Diversity Is Coming to Downton Abbey

Slate's Culture Blog
Feb. 26 2013 1:32 PM

Diversity Is Coming to Downton Abbey

Downton Abbey.
Guess who's coming to tea.

© 2012 WGBH Educational Foundation.

It looks like a little bit of diversity will be heading to Downton Abbey in its upcoming season. According to British tabloid The Sun, a casting call has been issued in search of the show’s first black character, Jack—“a real man (not a boy),” according to the somewhat awkwardly worded notice. The role will require him to be “very handsome” and possess the ability to “sing brilliantly.” (Jack is a club singer.) This should come as exciting news to many fans: While creator Julian Fellowes hasn’t faced the same pressure as, say, Lena Dunham, some viewers have been critical of the show’s rather limited color spectrum for a while now.

This is familiar territory in today’s world of television, of course—putting aside Girls, set mostly in the diverse world of contemporary Brooklyn, Mad Men has similarly been accused of whitewashing the past by not creating significant roles for minority characters. The relative avoidance of any sustained, direct confrontation with race led us to speculate last year on the slightest of hints that a black character would finally have a substantial part in the fifth season. (A black secretary was indeed introduced and featured prominently in one episode, but any hope that the folks at Sterling Cooper Draper Pryce would seriously face the charged racial dynamics of the mid-’60s was sorely disappointed.) Likewise, this season of Girls gave Dunham’s character a black Republican boyfriend (and one very honest scene). Then the couple broke up. (Thankfully, people of color have since continued to realistically populate the various house parties and coffee houses of the show’s present-day Brooklyn.)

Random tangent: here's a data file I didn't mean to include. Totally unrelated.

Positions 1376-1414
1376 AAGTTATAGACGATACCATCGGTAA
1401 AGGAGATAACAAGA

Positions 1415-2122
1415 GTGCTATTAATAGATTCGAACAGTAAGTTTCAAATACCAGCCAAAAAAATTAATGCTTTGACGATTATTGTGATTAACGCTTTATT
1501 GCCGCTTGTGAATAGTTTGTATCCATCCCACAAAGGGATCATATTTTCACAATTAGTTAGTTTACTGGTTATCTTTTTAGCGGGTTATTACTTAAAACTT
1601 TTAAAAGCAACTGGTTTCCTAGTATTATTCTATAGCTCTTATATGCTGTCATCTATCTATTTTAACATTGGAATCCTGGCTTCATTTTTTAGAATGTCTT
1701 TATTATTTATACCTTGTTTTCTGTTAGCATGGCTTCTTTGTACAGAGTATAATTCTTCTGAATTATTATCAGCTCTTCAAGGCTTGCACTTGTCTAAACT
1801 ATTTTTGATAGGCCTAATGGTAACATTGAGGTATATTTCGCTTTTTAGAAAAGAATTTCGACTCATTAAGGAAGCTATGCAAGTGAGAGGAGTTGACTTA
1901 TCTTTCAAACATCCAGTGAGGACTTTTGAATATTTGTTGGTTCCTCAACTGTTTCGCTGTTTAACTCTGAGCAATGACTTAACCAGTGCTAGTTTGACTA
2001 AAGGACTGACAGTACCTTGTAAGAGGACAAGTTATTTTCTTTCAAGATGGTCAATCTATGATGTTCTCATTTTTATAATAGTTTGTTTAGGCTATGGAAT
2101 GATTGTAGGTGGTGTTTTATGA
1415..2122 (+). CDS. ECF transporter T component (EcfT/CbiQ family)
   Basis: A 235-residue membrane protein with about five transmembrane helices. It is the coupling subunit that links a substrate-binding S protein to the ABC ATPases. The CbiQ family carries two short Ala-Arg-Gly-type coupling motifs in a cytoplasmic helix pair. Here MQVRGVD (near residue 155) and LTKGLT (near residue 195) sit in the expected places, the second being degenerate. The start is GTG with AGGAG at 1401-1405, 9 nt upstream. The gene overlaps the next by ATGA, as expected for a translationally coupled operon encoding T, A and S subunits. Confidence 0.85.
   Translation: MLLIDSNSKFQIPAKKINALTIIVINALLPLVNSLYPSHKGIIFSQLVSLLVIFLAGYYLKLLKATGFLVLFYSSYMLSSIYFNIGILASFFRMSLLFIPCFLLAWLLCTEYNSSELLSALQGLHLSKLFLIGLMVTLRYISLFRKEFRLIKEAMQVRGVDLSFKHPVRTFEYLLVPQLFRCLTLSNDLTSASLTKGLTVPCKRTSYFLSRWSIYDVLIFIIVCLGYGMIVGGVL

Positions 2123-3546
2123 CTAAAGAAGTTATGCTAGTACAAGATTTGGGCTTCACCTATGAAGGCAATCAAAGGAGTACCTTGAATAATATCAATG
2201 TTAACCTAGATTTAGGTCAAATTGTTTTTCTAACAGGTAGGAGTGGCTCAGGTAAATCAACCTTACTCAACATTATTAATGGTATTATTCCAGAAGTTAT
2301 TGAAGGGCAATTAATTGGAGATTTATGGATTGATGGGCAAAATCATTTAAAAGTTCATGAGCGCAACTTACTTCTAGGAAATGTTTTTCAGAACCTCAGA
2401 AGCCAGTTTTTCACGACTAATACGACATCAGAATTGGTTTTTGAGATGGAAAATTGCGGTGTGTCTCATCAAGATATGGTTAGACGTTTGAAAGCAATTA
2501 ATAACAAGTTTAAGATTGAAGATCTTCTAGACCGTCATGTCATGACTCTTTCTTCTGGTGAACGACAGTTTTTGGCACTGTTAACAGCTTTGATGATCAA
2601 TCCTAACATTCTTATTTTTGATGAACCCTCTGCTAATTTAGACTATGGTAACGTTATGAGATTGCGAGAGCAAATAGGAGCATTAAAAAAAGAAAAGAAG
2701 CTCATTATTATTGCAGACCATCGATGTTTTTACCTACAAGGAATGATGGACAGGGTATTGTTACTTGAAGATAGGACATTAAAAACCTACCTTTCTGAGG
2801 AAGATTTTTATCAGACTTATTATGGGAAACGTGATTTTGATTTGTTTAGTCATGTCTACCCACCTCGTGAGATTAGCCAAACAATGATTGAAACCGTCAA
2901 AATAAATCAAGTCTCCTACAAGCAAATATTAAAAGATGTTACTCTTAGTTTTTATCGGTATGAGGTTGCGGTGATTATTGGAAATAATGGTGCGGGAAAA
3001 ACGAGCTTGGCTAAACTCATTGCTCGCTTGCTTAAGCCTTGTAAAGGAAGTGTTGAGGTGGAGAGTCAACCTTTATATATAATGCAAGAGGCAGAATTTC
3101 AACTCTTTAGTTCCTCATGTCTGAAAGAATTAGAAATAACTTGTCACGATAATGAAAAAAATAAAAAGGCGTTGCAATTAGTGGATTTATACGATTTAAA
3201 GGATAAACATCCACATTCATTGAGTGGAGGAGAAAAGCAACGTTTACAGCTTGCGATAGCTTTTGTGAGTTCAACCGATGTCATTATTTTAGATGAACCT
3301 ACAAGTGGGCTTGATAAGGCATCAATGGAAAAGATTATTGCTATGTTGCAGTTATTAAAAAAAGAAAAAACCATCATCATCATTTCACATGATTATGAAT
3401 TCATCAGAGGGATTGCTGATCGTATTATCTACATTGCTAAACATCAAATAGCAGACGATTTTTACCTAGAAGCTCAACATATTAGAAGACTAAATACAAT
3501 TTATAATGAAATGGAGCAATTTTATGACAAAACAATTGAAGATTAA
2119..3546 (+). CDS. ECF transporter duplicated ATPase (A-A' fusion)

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While blacks have lived in Britain for centuries, it’s obviously less surprising to see so little diversity on Downton Abbey, given its rather insular narrative world. The majority of the series’ action takes place in the secluded house and estate in the early 20th century, with only occasional ventures into the village and beyond. But last November, Fellowes did publicly entertain the idea of adding more people of color to the hit series. “You have to work it in in a way that is historically believable,” he said. “But I am sure we could do that. The show certainly ought to have an Indian character from that period.” (No word yet on whether he intends to extend the diversity beyond the one reported character.)

What does this mean for Downton Abbey creatively? Will it, like Girls and Mad Men, bring a black character aboard for just an episode or two, only to relegate him to the background or offstage completely for the rest of the series? Considering what happened to some major characters at the end of Season 3, new storylines are inevitable, but we’ll have to wait and see how Jack fits into the world of Downton. He may be just what the show needs to stay fresh going into its fourth season. Perhaps he can befriend wild child Lady Rose, who last season showed an appreciation for London jazz clubs.

Aisha Harris is a Slate staff writer.